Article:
Serial killers seem to be all the rage on podcasts, in movies, tv, and streamers. But few shows capture what it's like to understand these people. To know why they attack and thus learn how to catch them. Mindhunter is a singular achievement for Netflix. It successfully dramatizes the FBI work while still maintaining the horrific edge that brings people in.
I mean, a naked guy blows his head clean off within the first minutes of the pilot. And that's not even the most gruesome part of the series. Since the show is grounded in reality, a lot of work goes into creating each season. Now, as Season Two premieres, I wanted to look at this video that chronicles David Fincher, Jennifer Haley, Cameron Britton, and the original "Mindhunter" John Douglas' work on how they worked with show creator Joe Penhall to make such an incredible show,
Check out the video from Behind the Curtain and let's talk more after the jump!
Writing True Crime: How They Script 'Mindhunter'
1. It's okay to only dramatize the time and place, and make up the characters
The first thing that struck me about Mindhunter is that all of the killers are real. We spend a majority of time in the first season talking with Ed Kemper. Sure, he's played by an actor, but the existence of the person and their crimes is real. But the people interviewing him are not.
These actors are composites of the investigators who revolutionized the research at the time.
Penhall was concerned about life rights and making up drama, so Fincher just told him to capture the era and make up the rest.
This idea freed him to dig deeper into the people who would be investigating this stuff. Sure, he could base them on real life, but when it came to problems within the bureau and their personal lives, it was much easier to make them up.
2. No one really thinks they're evil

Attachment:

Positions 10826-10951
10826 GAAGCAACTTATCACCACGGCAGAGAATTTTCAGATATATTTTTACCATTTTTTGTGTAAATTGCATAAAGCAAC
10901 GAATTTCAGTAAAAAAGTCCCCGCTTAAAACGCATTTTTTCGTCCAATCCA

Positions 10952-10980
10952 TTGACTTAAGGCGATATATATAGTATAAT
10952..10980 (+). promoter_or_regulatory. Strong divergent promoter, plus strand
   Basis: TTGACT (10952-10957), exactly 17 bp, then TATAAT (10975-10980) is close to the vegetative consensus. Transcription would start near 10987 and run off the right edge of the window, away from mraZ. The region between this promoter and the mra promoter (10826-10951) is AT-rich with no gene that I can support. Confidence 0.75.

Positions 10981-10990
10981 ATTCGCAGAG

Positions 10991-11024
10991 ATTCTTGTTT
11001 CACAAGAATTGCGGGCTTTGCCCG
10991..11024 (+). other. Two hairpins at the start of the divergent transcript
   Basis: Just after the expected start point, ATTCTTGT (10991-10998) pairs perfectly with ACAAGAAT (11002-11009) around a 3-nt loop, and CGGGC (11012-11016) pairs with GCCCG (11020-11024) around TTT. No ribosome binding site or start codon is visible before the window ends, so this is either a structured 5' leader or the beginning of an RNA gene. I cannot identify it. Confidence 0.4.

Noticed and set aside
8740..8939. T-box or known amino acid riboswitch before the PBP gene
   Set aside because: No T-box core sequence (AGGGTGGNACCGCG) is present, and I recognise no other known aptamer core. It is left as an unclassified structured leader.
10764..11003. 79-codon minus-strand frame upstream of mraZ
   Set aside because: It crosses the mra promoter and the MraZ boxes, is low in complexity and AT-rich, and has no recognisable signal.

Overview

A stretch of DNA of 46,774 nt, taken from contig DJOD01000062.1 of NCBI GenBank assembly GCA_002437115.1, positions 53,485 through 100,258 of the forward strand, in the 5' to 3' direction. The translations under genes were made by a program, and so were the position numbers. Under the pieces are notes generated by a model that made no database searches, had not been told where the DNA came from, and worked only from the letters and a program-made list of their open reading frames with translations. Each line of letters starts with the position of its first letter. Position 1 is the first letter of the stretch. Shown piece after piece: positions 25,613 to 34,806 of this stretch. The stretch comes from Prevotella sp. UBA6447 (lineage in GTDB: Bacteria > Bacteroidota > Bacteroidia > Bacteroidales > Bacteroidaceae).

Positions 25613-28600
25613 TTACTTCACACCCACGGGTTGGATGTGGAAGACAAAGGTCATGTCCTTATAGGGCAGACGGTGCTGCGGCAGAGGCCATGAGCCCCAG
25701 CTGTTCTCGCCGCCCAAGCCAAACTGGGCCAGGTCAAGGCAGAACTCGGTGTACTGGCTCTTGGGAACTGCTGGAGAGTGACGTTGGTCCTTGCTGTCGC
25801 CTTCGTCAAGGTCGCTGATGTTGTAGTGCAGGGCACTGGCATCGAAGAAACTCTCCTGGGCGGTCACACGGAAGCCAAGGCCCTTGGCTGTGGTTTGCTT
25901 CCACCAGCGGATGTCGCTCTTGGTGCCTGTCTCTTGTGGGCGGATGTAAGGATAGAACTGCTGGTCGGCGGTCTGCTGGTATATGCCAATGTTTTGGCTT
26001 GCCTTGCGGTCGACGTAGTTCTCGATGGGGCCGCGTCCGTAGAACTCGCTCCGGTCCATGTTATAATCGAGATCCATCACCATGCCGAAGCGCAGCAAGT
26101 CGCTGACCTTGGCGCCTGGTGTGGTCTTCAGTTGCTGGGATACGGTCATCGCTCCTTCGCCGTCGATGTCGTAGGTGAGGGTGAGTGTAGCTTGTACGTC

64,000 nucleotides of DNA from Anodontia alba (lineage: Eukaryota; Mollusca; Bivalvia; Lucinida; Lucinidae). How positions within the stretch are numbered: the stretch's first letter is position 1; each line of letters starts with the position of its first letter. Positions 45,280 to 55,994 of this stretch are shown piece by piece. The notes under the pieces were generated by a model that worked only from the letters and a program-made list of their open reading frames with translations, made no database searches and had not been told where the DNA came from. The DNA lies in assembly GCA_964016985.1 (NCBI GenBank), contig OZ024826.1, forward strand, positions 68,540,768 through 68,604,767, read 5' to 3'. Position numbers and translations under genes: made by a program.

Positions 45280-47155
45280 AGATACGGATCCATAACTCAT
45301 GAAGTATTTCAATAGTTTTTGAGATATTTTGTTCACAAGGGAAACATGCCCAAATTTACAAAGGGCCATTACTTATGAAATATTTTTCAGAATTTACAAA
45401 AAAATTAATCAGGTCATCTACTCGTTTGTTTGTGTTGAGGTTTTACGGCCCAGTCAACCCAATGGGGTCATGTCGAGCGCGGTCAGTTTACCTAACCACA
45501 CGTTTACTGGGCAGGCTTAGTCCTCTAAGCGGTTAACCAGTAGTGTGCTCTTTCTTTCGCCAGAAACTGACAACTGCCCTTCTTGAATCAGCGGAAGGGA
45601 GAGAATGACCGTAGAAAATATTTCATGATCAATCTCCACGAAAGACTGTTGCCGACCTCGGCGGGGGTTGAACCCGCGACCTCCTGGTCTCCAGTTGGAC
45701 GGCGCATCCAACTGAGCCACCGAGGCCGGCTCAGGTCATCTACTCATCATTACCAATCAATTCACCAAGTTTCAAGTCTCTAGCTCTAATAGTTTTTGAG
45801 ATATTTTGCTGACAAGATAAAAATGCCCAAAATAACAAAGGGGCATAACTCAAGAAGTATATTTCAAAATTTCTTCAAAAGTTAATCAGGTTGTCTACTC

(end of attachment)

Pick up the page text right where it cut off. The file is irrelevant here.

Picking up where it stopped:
One of the hardest part about writing antagonists is not making them seem over the top or evil. One of the best tips I got from this video was the idea that no one really believes they're evil. That means the serial killers here and the more unscrupulous characters all are the heroes of their own stories.
They might be evil in our eyes, but not theirs.
When you attack these kinds of situations you need to go out of your way to figure out the mood of the bad person. Try seeing it from their eyes. What's motivating them? What would their logical moves be?
3. Things that are appalling can be compelling
The show details some pretty horrific murders. Season one covers lots of killers, season two chases the BTK killer. We learn methods, behaviors, and predilections. It's not for the faint of heart.
But it's also marketable.
The power struggles between good and evil have a human core that makes the show accessible to people. Much like a horror film, the roller coaster here is in their taboo. So if you have idea like this, they can't all be grotesque, they have to have balance.
The team hunting the killers functions like a family. we can see bits of ourselves in all of them.
Making anything relatable helps to bridge the gap when you explore the obscene.
4. Talk to the experts and keep the interesting parts
Like we mentioned up front, a lot of the characters are made up but the facts stay true. The show balances this so well. So they take all the facts, the interviews, the research, ands keep the parts that fit the narrative.
Take the investigative topic of "Why + How = Who" which drives the narrative story forward. It's a great tactic and a great way to pitch what this show is really about.
So what parts of your idea are based in facts? What parts of the time period are set contribute to the overall story? Like for Mindhunter, they use the pruden-ess of the era to butt up against the investigation at hand. They need to be gritty to get things done but society keeps holding them back.
5. Books and articles contain multitudes
So much of my time is spent on the internet that it can be hard to realize that there's a real world out there. And that world contains libraries.
One of the best lessons I learned on a recent project is how amazing it is to talk to real experts and page through old books. We tend to want to go to the easiest sources for our writing, but there's value in spending an afternoon with a stack of literature or talking to someone within the field.
You can get all sorts of nuggets and ideas for characters.
Plus, believe it or not, there's a ton of facts and anecdotes out there not on the internet. So open up your bubble and get out there!
You probably won't be murdered!
What's next? Writing lessons from The Wire!
Ever wonder how they wrote "The Wire"? Hear David Simon and Ed Burns talk about their experiences in the writers' room and how they built five seasons of perfect television.
Click the link to learn more!